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Quick question about Pi

  1. Oct 15, 2006 #1
    Hello to all,

    Quick question about Pi …

    If we can have a finite circle, how can Pi not be decimal ?




    VE
     
  2. jcsd
  3. Oct 15, 2006 #2

    Integral

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    Pi can be expressed as a decimal number, or a binary or in any other base you should choose.

    Now, perhaps you should try rephrasing your question.
     
  4. Oct 15, 2006 #3
    Thank you for your response Integral,

    what I mean by decimal is a number that has finite number of decimals.

    Does my OP make more sense ?


    VE
     
  5. Oct 15, 2006 #4
    I suppose you mean "rational" ?
     
  6. Oct 16, 2006 #5

    shmoe

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    It seems you should also have a problem with 1/3 being non-terminating then? Also sqrt(2) being the length of the diagonal of a 1x1 square?

    A number being "finite", like the circumference of a circle, has no bearing on whether it has a finite number of decimal digits or not.
     
  7. Oct 16, 2006 #6
    Hey !, thank's for your replies,

    You know what ?, I realize I have a lot of questions about how I comprehend mathematical abstractions.

    I know that many ratios of numbers like 1/3 also give an infinite decimal expansion and, yes, it gives me some difficulty to understand some of the math and how it relates to everyday life.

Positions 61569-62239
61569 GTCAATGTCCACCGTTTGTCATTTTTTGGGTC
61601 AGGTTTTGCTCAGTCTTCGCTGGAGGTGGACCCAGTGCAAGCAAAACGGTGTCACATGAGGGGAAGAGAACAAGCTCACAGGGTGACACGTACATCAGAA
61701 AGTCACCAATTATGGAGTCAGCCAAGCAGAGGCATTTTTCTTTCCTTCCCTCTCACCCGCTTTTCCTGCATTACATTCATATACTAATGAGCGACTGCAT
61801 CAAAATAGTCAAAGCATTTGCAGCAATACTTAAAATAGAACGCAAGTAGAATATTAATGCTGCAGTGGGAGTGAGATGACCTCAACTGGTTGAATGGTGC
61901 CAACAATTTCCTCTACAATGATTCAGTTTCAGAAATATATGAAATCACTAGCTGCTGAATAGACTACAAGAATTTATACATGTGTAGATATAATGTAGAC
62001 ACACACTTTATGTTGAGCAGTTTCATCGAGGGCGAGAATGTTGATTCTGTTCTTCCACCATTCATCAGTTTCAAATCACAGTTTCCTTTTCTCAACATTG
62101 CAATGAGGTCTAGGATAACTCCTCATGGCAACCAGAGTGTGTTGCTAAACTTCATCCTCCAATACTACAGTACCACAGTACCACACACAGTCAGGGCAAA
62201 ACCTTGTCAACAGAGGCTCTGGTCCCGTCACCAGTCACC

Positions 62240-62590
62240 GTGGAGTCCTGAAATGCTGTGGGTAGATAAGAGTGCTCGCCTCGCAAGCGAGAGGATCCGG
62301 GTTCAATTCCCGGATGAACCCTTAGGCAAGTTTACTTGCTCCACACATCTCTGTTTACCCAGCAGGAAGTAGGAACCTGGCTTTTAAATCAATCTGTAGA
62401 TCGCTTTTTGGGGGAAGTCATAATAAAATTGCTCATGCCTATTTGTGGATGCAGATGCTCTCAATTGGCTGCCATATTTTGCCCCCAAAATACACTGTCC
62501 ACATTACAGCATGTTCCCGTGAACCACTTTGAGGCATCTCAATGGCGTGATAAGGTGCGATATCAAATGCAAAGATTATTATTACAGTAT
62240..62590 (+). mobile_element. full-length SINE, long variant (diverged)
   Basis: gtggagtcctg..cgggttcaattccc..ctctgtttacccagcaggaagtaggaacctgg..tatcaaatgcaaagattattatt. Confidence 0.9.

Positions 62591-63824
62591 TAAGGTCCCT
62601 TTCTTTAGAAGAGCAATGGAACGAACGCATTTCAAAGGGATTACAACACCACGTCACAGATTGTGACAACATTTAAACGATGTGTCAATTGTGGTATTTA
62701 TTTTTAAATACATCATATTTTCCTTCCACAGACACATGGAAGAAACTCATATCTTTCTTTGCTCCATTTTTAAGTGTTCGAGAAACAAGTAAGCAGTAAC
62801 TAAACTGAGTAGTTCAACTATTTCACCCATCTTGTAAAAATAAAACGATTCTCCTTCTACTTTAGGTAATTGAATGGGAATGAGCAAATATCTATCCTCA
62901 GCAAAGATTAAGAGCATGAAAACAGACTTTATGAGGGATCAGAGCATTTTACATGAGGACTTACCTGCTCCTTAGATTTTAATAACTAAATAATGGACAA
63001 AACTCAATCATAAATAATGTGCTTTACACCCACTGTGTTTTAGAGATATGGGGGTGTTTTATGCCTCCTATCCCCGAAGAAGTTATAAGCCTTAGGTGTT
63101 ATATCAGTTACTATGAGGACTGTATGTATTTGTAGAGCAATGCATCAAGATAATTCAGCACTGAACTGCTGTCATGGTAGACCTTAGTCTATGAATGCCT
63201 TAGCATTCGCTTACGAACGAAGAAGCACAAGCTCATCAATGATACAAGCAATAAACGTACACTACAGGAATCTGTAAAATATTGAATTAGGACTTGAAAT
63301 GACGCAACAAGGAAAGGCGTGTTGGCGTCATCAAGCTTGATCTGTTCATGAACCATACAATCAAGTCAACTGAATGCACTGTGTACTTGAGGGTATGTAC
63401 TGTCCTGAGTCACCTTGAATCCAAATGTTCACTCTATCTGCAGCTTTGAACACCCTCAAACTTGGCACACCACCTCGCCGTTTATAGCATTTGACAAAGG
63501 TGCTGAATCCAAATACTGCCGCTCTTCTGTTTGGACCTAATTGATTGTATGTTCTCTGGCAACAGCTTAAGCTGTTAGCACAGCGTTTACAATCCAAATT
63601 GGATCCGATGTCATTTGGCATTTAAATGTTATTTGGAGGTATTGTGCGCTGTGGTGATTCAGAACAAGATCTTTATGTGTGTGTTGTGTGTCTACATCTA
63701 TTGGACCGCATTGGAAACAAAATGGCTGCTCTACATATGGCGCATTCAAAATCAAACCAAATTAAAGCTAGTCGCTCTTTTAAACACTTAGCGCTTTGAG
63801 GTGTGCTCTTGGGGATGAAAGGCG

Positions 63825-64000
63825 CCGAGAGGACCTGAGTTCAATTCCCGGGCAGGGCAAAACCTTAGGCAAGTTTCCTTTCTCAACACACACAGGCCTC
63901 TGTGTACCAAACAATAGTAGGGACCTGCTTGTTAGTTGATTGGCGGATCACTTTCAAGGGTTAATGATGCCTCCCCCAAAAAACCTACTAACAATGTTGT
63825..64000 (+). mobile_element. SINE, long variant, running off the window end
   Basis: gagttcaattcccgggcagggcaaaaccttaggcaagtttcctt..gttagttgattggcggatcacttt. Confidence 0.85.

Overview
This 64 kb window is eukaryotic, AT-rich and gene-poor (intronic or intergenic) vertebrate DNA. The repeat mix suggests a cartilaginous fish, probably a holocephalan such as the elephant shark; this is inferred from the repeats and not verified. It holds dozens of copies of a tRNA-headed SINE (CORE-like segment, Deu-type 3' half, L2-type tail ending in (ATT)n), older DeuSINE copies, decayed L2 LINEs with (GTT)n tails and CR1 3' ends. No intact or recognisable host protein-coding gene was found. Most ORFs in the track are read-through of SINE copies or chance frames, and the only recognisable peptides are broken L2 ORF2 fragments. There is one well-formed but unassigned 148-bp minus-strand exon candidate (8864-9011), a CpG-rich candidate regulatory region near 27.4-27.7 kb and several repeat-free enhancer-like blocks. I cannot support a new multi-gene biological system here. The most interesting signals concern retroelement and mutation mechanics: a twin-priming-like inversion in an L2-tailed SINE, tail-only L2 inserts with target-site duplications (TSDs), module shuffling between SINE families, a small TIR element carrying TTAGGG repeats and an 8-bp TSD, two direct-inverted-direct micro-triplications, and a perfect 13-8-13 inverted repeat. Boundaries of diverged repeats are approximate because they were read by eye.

Maybe I’m mixing-up different realms or concepts or rules that just don’t mix together. Here’s an example of my questioning … and reasoning…

    Couldn’t we say that a perfect 1 x 3 rectangle exists in the abstract realm ?, if so, then we should be able to divide this rectangle in three perfectly equal 1 x 1 squares , no ?

    Why then does the ratio 1/3 not give a finite decimal expansion ?

    Where is the flaw in this reasoning ? , what am I juggling with here that doesn’t jive ?




    Regards,

    VE
     
  8. Oct 16, 2006 #7

    shmoe

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    I'm more inclined to ask: why should it have a terminating decimal expansion?

    Don't confuse the ideas of a number that's "finite", like the length of a line segment on a piece of paper, and the idea of a number whose decimal expansion has only finite number of non-zero digits. A non-terminating decimal is not by an means an "infinite" number.
     
  9. Oct 21, 2006 #8

    Gib Z

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    In actual fact, we cant have a PERFECT circle in physical existence, only in theory, mathamatically. this is exaclty becuase pi is trancendental, meaning it isnt the root of any polynomials with ration coefficents, basically meaning u cant construct it. study it more, thats how they proved u cant square the circle. also, atoms will create a certain irregularity in the circle, so yea. but of course, they are good aproximations.
     
  10. Oct 21, 2006 #9
    valence, imagen this
    0,3*3=0,9
    0,33*3=0,99
    0,333*3=0,999
    so if 1/3 is finite amount of decimals then you wont get 1 when its multiplied with 3, you just get a long line of 9s. while a infinite amount of nines after each other equals one since
    x=0,9999....